Hello boys and girls, welcome to another edition of Panhandle Beer Forum. Today we are talking all about Homebrewing and how much fun it is and why you should do it. First, it is fun. Second, you get great beer from it. Third, it is easy.
Everyone starts off doing extract brews and eventually goes all-grain. What ever techniques you use, it doesn't matter because it is going to be great beer that will make you proud. I promise. I remember the first time I opened a bottle of homebrew with my friend Brad, we still think that is the best batch we have ever made. And it could be. The thing I like about brewing is that there is not a limit to what you can make. Like a chef in action, your mind goes into super creativity mode and you can think up some of the strangest things. For instance, I made an IPA recipe once spiced with rosemary and aged on oak chips and lavender leaves. Does that sound normal?
Recently, my friend made a Kolsch to celebrate the birth of his daughter. You can see it here in the picture and I have to say, that is one of the coolest homebrew labels I have ever seen. The other bottle in the picture is a bourbon barrel aged stout that was made by a Beeradvocate over in Mississippi. I was able to hang out with a couple of local beer geeks in Mississippi when I was there a couple of weeks ago.
But homebrewing is a very adventurous hobby and I wish more folks were into it. Now onto the next topic. My brew bud, Tony and I have been planning a Big Barley Wine brew for while and we finally got around to doing it. We actually were planning a Party Gyle, which is making two batches of beer with the same grain. How it works is you make a high gravity beer with your grains and re-mash the grain to make a low gravity beer. Sounds simple, huh? In order to have enough equipment, Tony acquired a new burner that he got for free and I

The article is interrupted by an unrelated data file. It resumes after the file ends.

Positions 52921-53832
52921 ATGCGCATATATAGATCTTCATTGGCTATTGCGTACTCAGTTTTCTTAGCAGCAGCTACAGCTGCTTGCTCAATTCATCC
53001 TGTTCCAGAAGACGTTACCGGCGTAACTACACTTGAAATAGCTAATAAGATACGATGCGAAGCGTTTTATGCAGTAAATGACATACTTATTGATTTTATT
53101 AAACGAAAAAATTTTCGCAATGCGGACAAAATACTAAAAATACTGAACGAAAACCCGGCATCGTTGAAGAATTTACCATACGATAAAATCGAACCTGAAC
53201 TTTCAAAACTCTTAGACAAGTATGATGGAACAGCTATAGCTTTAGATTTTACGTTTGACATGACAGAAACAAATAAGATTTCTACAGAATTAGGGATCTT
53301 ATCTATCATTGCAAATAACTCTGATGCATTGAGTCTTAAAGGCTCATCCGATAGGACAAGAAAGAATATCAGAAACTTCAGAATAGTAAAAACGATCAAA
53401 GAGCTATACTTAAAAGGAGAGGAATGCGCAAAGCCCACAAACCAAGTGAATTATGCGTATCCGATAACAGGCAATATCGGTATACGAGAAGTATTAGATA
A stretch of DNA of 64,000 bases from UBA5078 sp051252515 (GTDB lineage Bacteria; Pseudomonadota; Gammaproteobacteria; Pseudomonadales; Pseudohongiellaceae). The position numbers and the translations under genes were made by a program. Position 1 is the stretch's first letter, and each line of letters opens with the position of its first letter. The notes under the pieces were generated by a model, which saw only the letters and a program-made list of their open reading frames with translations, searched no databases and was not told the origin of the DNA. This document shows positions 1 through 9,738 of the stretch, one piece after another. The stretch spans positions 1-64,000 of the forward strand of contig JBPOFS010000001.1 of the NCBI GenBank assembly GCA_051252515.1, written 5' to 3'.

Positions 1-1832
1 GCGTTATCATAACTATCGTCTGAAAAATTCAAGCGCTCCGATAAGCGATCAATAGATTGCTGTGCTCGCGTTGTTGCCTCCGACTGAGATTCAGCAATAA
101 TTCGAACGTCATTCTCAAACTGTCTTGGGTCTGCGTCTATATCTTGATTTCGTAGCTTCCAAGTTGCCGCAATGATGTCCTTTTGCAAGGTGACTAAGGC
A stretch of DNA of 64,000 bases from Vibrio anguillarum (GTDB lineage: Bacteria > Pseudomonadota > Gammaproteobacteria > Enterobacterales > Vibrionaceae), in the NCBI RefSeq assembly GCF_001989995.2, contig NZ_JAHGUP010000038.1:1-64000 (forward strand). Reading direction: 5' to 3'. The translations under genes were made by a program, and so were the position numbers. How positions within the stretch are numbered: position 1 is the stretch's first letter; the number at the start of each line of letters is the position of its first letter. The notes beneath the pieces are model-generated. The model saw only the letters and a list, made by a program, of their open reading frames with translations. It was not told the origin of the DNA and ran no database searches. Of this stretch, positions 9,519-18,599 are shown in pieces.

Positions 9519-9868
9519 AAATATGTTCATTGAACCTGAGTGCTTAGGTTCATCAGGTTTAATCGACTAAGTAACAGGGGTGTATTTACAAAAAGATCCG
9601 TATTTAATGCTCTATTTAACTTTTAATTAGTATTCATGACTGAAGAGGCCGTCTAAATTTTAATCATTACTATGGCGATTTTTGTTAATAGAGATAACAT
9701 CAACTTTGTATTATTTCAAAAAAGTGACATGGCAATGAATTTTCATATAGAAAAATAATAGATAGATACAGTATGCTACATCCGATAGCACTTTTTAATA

must say, it does a great job burning! It burnt the sides of the pot, the bottom and could have burnt a bunch more. But what can you say, it was free? We needed to have at least one other burner ready to heat water, but we ended up not using "The Torch from Hell", as we thought it was dangerous.
Our sparge went well. We ended up with about 67% efficiency, which is a little low, but we will end up with a 9% beer when it is all done.
As you can see in the picture, that when we started to mash out, the beer is different colors. This is because the grains in the two cooler are different. The one on the left has mostly base grains and the one on the right has a lot of the specialty grains. They all mix in the end anyway.
This is just a fancy little shot of the spent grain after the mash was over and they make some great cookies. Amy has an awesome recipe, I will post it one day when she makes more and I can be inspired. But all of that was turned into tree food. Yes, returneth to the Earth.
After the sparge, we fired up the Brew Kettle. Nothing pumps you up more than firing up the Brew Kettle.
And Tony was pumped up. We boiled that bad boy for an hour and a half, to ensure a quality fermentation. We were shooting for an American Barley Wine and it should have a big hop character. We hopped the BaJeepers out of it and according to Tony's computer projection, it could have upwards of 160 IBUs. There are those letters again, IBUs. I have been told that the human palate can only recognize up to 90 International Bitterness Units, so this should be a fun beer to taste.
As for the other beer, we were able to get a 5 gallon brew out of it, after adding more grain. But we got our Barley Wine. That's all that matters, right?
By the way, I had to retype most of this because when I went to post the first one, Blogger deleted half of the post. I was as pissed off as a legless Ethiopian watching a doughnut roll down a hill. I was mad.
Oh, and I shaved off my beard. See ya.
A new corporate event space in Atlanta
4 days ago